29 March '05
"Honeymoon", James Patterson & Howard Roughan. Copyright 2005. 390 pages.
I like James Patterson's Alex Cross series. Let me say this up front. I like the characters, the situations and Patterson's handling of it all a lot. I read them in a few hours' time. I think Morgan Freeman has done a swell job of bringing Alex Cross to life -- but I've not seen any movie Freeman is in that hasn't benefitted from his presence.
So. With that out of the way, let's begin. "Honeymoon" is written w/ a coauthor, Howard Roughan, and between the two, they managed to hook me in what was going on around page 101 thanks to a very crooked twist in the plot.
In a nutshell, "Honeymoon" is a story of a Black Widow and the P.I. determined to catch her. Of course, he does the 'unthinkable'. He becomes obsessed with catching her -- and then, with the woman herself. And of course, why wouldn't he? Nora -- like most of Patterson's female characters is GORGEOUS. She is BRIGHT. She has IMPECCABLE MANNERS and DRESSES WELL. And get this, she is a FABULOUSLY SUCCESSFUL INTERIOR DESIGNER.
Well, shit, guys. No wonder she turns to crime. Her life is too fucking perfect, her habit of murdering fiances and husbands notwithstanding.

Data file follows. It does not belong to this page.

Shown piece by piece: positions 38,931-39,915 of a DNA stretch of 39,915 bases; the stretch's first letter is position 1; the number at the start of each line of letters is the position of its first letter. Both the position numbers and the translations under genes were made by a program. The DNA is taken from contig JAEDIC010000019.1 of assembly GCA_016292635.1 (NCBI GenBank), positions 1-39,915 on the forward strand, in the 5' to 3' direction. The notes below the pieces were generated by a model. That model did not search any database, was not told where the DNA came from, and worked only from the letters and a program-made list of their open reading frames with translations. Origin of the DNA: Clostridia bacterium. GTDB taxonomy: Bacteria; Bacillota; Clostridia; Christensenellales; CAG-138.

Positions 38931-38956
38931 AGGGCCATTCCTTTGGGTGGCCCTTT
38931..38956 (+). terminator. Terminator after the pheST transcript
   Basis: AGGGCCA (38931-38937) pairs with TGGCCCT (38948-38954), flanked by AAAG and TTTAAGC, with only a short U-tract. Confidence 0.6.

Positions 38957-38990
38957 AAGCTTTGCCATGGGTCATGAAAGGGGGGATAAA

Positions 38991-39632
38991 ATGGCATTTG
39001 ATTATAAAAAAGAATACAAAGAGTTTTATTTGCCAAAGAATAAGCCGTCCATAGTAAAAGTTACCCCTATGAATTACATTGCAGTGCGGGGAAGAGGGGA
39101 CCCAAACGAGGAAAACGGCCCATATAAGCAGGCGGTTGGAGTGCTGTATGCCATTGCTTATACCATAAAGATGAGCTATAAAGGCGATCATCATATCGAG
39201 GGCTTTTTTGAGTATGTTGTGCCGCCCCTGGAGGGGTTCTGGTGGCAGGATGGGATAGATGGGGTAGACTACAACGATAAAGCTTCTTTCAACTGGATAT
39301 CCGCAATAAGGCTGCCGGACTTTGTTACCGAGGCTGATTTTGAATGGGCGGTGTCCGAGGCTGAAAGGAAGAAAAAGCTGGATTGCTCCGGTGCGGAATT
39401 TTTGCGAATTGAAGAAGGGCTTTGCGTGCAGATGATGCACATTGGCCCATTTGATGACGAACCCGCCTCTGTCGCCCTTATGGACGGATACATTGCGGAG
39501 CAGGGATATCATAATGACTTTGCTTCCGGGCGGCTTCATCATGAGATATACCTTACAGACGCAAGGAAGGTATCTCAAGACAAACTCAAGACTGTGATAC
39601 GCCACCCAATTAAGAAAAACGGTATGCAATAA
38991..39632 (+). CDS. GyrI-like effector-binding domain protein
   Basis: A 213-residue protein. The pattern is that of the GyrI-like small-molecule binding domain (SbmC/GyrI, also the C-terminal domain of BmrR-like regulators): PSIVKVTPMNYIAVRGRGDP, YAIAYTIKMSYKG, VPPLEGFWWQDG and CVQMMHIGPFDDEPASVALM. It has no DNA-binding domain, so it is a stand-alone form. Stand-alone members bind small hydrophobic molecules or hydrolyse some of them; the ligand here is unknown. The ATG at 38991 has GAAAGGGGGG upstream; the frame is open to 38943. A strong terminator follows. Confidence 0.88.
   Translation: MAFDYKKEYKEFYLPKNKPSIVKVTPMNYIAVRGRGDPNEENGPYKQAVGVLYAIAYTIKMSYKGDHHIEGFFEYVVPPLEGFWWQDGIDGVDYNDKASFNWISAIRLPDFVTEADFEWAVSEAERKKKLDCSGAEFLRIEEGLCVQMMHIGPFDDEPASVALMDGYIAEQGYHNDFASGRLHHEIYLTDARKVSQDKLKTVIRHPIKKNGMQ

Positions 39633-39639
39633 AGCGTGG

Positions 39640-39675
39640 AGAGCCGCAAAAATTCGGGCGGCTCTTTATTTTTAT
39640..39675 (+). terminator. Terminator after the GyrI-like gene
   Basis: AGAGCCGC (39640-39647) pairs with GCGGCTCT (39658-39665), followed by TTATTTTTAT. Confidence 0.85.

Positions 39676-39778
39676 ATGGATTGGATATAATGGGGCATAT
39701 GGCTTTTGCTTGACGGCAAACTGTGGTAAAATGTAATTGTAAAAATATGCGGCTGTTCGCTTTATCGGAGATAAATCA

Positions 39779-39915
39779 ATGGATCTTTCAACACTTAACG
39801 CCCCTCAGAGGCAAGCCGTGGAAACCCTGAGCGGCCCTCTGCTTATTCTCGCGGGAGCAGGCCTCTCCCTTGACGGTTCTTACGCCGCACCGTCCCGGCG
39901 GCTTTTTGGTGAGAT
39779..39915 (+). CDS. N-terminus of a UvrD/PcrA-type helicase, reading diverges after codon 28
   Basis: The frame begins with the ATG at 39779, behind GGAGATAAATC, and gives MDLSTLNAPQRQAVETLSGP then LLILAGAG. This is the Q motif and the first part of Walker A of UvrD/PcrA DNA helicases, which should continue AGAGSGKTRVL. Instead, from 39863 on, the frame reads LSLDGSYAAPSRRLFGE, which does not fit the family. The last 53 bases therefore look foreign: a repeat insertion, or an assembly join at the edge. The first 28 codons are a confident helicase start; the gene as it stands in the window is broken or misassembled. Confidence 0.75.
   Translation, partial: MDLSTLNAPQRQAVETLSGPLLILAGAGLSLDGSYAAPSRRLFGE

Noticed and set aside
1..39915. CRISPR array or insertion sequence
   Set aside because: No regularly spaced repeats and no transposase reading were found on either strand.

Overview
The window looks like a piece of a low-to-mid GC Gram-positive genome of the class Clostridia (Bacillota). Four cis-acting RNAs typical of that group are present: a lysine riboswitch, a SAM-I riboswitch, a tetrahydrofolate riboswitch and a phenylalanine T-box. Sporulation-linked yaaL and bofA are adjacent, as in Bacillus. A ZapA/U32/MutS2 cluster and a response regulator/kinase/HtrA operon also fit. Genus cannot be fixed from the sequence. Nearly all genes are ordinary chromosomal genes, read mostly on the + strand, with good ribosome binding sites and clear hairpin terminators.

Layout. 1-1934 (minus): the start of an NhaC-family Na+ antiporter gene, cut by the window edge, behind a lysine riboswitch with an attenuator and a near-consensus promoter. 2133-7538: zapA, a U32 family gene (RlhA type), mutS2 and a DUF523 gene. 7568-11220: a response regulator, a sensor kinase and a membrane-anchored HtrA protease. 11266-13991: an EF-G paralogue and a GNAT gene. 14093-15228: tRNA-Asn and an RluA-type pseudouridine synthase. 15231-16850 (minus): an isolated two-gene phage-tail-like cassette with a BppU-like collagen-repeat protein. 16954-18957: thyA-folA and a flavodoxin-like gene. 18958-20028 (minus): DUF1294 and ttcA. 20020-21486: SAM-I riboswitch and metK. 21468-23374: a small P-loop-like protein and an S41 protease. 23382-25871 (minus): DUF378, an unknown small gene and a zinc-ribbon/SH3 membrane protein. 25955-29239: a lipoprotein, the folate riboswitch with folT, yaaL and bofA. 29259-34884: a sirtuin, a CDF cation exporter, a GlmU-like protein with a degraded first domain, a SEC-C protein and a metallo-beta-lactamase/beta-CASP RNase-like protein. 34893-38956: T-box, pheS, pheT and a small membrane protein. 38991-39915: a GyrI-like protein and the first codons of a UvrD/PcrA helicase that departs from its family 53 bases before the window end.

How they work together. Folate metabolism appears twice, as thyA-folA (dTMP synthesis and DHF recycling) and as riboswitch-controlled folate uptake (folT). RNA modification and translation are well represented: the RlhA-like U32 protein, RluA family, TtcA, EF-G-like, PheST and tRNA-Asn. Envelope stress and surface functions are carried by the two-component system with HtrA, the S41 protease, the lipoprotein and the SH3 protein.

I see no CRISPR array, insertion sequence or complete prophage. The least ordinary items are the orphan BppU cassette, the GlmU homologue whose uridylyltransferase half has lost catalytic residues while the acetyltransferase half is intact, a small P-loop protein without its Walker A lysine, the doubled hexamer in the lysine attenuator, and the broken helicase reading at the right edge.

And the story is neither fish nor fowl. Told from first person as well as third, "HONEYMOON" is not a murder mystery. We know who is doing what and so does everyone but her victims. It's not a procedural, so to speak. It's not an intense knucklebiting rollercoaster of a read. It's not drama, nor is it -- despite the witticisms of a couple of characters -- a comedy.
I usually read the Alex Cross novels in a couple of days, or if I have time, at one sitting. A couple or so hours. I do this with most novels. So consider this. I became interested as I mentioned at page 101 and decided to stick it out. Page 283, I put the book down for a couple of days. Then I picked it back up. Then I finished it and on page -- the last one -- 390, I put the book down, feeling like I'd been had.
Mmmm. I think Patterson should keep his own counsel. It would've been interesting to see where he alone would have taken this -- then again, Howard Roughan may have been Honeymoon's saving grace. We'll never know.